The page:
Can the ideas in Cleanth Brooks' article "The Language of Paradox" be applied to African-American poetry? If so, what would be an example?

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Tamara K. H. eNotes educator| Certified Educator

In the article "The Language of Paradox," author Cleanth Brooks argues that poetry is made up of a language of paradox, meaning that poetry is made up of a "dynamic balance of opposing ideas, attitudes, and feelings" ("Cleanth Brooks' 'Language of Paradox'"; "Literary Formalism"). In his essay, Brooks particularly cites Wordsworth as an example:

It is a beauteous evening, calm, and free,
The holy time is quiet as a Nun
Breathless with adoration ... (as cited in "Literary Formalism")

Brooks particularly explains that there is a contradiction between the words "breathless" and "calm" and "quiet." As Brooks argues, the word breathless "suggests excitement" but Wordsworth has described the evening as both quiet and calm (as cited in "Literary Formalism"). He further argues that these contradictions in words arise because "language is too vague" for poets to be able to express their intended messages without creating paradoxes; poets must "make up" their own language as they go along, which creates paradoxes (as cited in "Cleanth Brooks' 'Language of Paradox'").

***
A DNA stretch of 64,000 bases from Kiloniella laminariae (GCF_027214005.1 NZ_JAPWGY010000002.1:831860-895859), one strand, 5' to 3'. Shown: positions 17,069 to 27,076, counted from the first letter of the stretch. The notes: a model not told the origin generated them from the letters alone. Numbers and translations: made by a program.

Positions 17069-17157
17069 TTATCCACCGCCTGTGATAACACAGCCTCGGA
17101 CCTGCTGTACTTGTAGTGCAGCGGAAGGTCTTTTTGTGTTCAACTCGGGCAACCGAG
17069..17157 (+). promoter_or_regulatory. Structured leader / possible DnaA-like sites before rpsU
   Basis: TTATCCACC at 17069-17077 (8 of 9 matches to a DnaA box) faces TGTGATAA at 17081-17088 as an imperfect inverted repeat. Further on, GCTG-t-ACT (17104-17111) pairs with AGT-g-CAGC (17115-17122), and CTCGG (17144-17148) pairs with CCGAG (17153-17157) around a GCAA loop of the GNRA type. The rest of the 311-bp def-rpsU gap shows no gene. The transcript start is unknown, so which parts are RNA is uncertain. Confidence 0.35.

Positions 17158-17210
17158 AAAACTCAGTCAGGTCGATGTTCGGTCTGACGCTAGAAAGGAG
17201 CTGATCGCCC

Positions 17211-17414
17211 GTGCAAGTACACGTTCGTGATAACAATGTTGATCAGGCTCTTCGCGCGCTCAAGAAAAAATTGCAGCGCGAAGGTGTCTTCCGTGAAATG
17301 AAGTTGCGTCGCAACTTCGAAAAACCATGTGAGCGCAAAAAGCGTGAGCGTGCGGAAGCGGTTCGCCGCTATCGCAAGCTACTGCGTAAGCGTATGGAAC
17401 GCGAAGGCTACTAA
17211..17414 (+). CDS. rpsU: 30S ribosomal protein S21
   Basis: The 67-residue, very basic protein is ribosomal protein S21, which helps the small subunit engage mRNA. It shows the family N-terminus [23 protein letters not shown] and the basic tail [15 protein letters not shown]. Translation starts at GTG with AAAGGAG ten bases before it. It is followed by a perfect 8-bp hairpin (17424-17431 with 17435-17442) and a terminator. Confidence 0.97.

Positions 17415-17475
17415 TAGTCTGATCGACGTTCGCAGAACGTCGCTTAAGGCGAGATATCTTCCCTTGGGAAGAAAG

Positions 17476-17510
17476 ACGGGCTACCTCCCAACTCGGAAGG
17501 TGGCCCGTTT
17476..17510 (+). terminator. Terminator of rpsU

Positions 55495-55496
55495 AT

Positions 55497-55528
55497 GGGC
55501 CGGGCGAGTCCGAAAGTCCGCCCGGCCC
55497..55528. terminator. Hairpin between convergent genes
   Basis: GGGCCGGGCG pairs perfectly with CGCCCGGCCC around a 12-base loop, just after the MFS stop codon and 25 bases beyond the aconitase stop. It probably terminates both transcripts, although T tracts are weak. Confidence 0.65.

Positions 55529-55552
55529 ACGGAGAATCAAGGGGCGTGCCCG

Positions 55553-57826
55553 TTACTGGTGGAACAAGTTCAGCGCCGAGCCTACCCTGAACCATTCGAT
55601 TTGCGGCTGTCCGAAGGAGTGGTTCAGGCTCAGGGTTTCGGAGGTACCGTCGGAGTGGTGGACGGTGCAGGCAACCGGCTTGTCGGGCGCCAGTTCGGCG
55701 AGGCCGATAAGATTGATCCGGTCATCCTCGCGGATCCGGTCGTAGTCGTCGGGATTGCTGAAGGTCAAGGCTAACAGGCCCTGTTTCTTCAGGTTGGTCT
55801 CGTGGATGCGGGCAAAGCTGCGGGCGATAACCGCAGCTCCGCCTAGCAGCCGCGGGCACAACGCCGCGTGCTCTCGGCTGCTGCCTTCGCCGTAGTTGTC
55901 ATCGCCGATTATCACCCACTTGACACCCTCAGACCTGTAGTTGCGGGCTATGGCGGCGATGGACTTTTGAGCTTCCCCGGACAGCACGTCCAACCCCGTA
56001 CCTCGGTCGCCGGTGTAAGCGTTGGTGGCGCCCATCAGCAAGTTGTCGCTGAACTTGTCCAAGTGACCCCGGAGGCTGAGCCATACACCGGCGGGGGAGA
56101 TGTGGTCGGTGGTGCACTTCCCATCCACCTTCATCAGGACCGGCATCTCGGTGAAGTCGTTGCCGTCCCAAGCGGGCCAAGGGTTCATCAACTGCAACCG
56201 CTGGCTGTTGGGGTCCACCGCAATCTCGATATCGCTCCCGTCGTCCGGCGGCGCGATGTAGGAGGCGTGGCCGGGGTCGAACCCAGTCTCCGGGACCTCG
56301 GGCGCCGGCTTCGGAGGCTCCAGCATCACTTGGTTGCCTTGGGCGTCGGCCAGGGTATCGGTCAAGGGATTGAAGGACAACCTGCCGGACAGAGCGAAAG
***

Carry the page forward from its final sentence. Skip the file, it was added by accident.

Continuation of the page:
Based on Brooks' idea, it seems we certainly can see paradoxes in all poetry, even African-American poetry. Let's look at Langston Hughes' poem "Democracy" as an example. We can see one contradiction in the very first line, "Democracy will not come." It can be argued that democracy, as a form of government, is really something established or created rather than something that "come[s]." To come means to arrive; it can't truly be said that democracy is something that simply arrives. However, Hughes, wanting to portray the African-American race as waiting for the full freedom that's owed to them as American citizens, has created a paradox to juxtapose the freedom that is wanted with waiting.

We can further see a paradox in the last line of the first stanza, "... Through compromise and fear." The word compromise is a much less emotionally charged word than fear as compromise refers to coming to a mutual agreement, while fear, on the hand, describes unfortunate feelings caused by "impending danger, evil, pain, etc." (Random House Dictionary). Therefore, similarly to Brooks' Wordsworth example, the word compromise is a much more calming word, while the word fear is much more emotionally charged, creating a conflict, or paradox.